The New York Times describes the Israeli strategy in the recent war in Gaza as follows:

The Israeli theory of what it tried to do here is summed up in a Hebrew phrase heard across Israel and throughout the military in the past weeks: “baal habayit hishtageya,” or “the boss has lost it.” It evokes the image of a madman who cannot be controlled.

“This phrase means that if our civilians are attacked by you, we are not going to respond in proportion but will use all means we have to cause you such damage that you will think twice in the future,” said Giora Eiland, a former national security adviser.

It is a calculated rage. The phrase comes from business and refers to a decision by a shop owner to cut prices so drastically that he appears crazy to the consumer even though he knows he has actually made a shrewd business decision.

I think the word “consumer” should be replaced by the word “entrant” for this passage to make complete sense – consumers like lower prices, entrants do not.  Then, the Israeli strategy becomes the classic story about predation:  When an entrant dares to enter a market, the incumbent may want to prove he is “tough”, cut his price drastically and drive the entrant out of the market.  This will also help the entrant “to think twice in the future” as they say above and deter future entry.  This assumes the entrant has nothing to prove.  But Hamas also want to prove its tough.  If it backs off now, then Israel will learn that Hamas is soft and will surely push the advantage in a future war.  So, Hamas has the same incentives as Israel and will not back down.  That is, the possibility of future war and the reputation each player wants in that war makes both players tougher.  So the war can be very very terrible.  For a preliminary model along these lines see my paper “Reputation and Conflict” with Tomas Sjöström.  For the Prime Minister this is a ” ‘el harb el majnouna,’ the mad or crazy war”.  And it’s all unfortunately quite rational:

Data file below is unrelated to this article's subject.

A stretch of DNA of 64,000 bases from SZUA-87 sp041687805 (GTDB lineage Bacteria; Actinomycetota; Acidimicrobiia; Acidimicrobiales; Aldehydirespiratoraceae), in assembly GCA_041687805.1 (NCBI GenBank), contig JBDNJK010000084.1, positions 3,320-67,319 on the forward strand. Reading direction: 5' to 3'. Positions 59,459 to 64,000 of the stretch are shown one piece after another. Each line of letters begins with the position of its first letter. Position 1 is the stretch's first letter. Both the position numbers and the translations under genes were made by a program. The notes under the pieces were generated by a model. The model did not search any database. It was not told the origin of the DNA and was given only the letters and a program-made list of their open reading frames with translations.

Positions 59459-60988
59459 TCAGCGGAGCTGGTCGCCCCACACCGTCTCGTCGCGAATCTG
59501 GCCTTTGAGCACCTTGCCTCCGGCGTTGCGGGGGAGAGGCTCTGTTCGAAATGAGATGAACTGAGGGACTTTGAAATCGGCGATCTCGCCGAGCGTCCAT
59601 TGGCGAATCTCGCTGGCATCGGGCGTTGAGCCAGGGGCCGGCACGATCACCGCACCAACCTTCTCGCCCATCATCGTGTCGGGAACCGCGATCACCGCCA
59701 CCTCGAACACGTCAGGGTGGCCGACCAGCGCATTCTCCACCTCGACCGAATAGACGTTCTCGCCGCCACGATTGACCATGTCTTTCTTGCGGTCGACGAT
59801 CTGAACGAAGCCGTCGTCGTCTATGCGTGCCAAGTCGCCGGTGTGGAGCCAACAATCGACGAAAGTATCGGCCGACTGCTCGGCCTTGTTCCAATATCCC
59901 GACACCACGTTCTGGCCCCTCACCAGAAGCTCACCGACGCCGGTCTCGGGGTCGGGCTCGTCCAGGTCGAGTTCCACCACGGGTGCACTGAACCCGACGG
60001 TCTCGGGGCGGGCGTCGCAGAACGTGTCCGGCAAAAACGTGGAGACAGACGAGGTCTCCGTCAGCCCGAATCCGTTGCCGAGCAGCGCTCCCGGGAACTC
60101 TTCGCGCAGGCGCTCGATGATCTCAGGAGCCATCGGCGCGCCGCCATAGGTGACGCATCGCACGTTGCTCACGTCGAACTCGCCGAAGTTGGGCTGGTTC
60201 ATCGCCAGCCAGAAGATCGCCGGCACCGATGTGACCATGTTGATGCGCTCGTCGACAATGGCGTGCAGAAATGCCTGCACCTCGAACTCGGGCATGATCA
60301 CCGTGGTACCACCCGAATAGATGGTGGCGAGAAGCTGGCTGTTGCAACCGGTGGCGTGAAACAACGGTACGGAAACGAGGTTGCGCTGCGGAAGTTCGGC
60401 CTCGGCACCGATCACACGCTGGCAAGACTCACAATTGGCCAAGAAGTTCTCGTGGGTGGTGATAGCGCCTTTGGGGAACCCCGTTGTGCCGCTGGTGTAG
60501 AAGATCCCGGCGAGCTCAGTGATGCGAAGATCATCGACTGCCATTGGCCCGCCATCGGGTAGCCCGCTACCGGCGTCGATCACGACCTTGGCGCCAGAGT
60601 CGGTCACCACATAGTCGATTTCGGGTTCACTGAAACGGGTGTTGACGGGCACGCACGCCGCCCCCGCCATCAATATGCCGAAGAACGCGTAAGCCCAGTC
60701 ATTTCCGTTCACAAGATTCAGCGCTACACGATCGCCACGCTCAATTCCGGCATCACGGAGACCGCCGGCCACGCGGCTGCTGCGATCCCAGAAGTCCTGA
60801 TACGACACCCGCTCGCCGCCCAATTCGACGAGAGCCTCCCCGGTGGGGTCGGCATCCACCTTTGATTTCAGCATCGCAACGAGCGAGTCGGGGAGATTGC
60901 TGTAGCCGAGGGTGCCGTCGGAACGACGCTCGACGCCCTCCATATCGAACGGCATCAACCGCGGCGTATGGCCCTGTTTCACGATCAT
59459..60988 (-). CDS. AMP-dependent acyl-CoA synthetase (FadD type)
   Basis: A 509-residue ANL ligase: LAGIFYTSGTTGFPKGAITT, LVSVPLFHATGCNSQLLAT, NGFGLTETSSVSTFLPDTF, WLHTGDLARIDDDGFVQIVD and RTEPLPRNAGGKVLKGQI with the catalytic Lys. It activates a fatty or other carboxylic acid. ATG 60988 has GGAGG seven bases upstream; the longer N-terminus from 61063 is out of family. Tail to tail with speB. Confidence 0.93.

Shlomo Brom, a researcher at the Institute for National Security Studies at Tel Aviv University and a retired brigadier general, said it was wrong to consider Hamas a group of irrational fanatics.

“I have always said that Hamas is a very rational political movement,” he said. “When they use suicide bombings, for example, it is done very consciously, based on calculations of the effectiveness of these means. You see, both sides understand the value of calculated madness. That is one reason I don’t see an early end to this ongoing war.”

I say unfortunately because I hope (irrationally?!) that rational behavior can be taught and irrationality eliminated.  But if crazy behavior is rational, what are we to do?